LONDON (Mar. 23)
Jews in Lithuania and Latvia, the Baltic countries which were annexed by the Soviet Union in 1939, are reported still struggling to resist assimilation, to maintain religious traditions and to continue Jewish cultural activities under Soviet rule despite many difficulties, in a report received here today.
The report says that Judaism, Yiddish and Hebrew are still far from dead in the Vilno and Kovno districts and that their influence is increasingly felt inside Russia where the Jews have for 40 years lived under the assimilating pressure of the Communist steamroller.
Forced assimilation encounters strong opposition from Jews in the incorporated Baltic states and only stimulates them to dreams of emigration to Israel through repatriation to countries of which they were former citizens, the report states. This is especially true of the Jews in the Vilna district where the Soviet authorities reluctantly agree to their repatriation to Poland rather than have these Jews disturb” the process of Jewish assimilation within the Soviet Union.
The revival of Jewish cultural activities and religious practices in the Vilna and Kovno districts cannot be checked by the Soviet authorities because this would require the deportation of whole communities. The local authorities therefore do not hinder the Jews in their cultural and religious activities and have even opened a Yiddish section in the Vilna state library. Nor do they prevent attendance at synagogue services by large numbers of worshippers who include a fair proportion of young people.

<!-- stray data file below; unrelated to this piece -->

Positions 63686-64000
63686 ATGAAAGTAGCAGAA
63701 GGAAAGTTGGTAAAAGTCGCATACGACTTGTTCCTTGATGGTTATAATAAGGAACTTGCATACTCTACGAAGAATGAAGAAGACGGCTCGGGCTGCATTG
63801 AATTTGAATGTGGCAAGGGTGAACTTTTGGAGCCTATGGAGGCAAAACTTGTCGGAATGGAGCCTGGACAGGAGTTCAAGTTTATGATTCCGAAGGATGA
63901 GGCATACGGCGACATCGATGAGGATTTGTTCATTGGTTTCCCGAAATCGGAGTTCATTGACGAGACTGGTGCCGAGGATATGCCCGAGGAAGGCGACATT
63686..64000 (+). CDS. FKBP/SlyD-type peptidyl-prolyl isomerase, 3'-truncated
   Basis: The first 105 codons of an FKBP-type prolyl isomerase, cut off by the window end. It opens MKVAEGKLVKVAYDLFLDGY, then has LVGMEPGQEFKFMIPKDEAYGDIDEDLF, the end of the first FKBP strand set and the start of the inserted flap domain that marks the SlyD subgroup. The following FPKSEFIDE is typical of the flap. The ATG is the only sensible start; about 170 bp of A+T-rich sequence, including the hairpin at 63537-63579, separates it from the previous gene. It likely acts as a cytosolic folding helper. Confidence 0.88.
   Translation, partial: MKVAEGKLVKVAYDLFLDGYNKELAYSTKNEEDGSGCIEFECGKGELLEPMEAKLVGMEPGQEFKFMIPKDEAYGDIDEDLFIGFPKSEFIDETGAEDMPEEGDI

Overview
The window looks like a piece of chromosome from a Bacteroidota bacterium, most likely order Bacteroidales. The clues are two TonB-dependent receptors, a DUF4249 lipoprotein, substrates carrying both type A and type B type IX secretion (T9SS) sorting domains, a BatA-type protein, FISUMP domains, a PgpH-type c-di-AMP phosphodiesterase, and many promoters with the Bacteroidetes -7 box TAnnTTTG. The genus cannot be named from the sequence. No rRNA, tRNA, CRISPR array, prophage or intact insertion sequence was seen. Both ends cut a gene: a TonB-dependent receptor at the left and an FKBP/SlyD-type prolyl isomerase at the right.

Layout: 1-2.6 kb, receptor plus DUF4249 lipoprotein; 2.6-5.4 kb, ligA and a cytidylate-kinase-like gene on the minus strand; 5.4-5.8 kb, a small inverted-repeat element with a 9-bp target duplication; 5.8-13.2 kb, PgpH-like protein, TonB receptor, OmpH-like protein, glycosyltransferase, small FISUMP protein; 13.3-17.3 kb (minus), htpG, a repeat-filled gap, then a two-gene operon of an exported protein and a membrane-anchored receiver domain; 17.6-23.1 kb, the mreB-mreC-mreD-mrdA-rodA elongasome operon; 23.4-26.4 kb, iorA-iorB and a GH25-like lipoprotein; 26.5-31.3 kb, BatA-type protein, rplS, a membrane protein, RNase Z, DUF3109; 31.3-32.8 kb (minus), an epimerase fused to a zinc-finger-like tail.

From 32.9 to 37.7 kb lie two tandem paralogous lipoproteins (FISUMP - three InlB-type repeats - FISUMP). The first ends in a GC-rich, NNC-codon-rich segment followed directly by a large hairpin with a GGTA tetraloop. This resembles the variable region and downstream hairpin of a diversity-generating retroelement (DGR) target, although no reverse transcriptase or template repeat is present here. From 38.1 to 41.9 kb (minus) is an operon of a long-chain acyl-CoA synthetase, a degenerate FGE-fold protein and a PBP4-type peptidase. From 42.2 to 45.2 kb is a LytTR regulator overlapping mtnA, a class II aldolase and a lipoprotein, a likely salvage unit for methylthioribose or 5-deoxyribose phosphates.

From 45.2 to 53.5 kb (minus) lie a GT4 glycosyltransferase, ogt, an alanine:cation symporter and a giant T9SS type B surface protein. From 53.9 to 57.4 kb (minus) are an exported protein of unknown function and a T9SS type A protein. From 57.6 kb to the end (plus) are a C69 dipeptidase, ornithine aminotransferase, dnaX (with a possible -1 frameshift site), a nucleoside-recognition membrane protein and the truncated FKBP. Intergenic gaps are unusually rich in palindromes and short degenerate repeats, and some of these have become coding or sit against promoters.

Prior to the apparent decision to permit the repatriation of Jews from these annexed districts, cases were reported in which single Jewish families of Polish, Rumanian, Lithuanian or Hungarian origin were removed from Jewish communities in central Russia to isolate such communities from the “nationalist and religious fanatical influences” of Jews determined to keep Jewishness alive, the report states.
While anti-Semitism was officially banned in the incorporated territories, use of the expression “rootless cosmopolitans, ” dropped in describing Russian Jewry after Stalin’s death, continues to be used toward the “liberated” Jews, according to the report. Soviet distrust has resulted in the banning of these Jews not only from Government service but also from the professions and universities and even from factory work, creating severe job problems, the report asserts.
One of the major factors cementing Jewish solidarity in the Baltic districts is an anti-Semitism which is stronger than in Russia proper because it was inherited from Poland and other countries to which the annexed areas once belonged, with the peasantry and intelligentsia as anti-Semitic as ever, the report points out, adding that economic changes also have hit the incorporated Jews. Unlike Jews in Russia, who learned new trades, the Lithuanian and Latvian Jews are still mainly ruined and declassed traders living on petty semi-legal commerce, and artisans most of whom are barely surviving, the report asserts.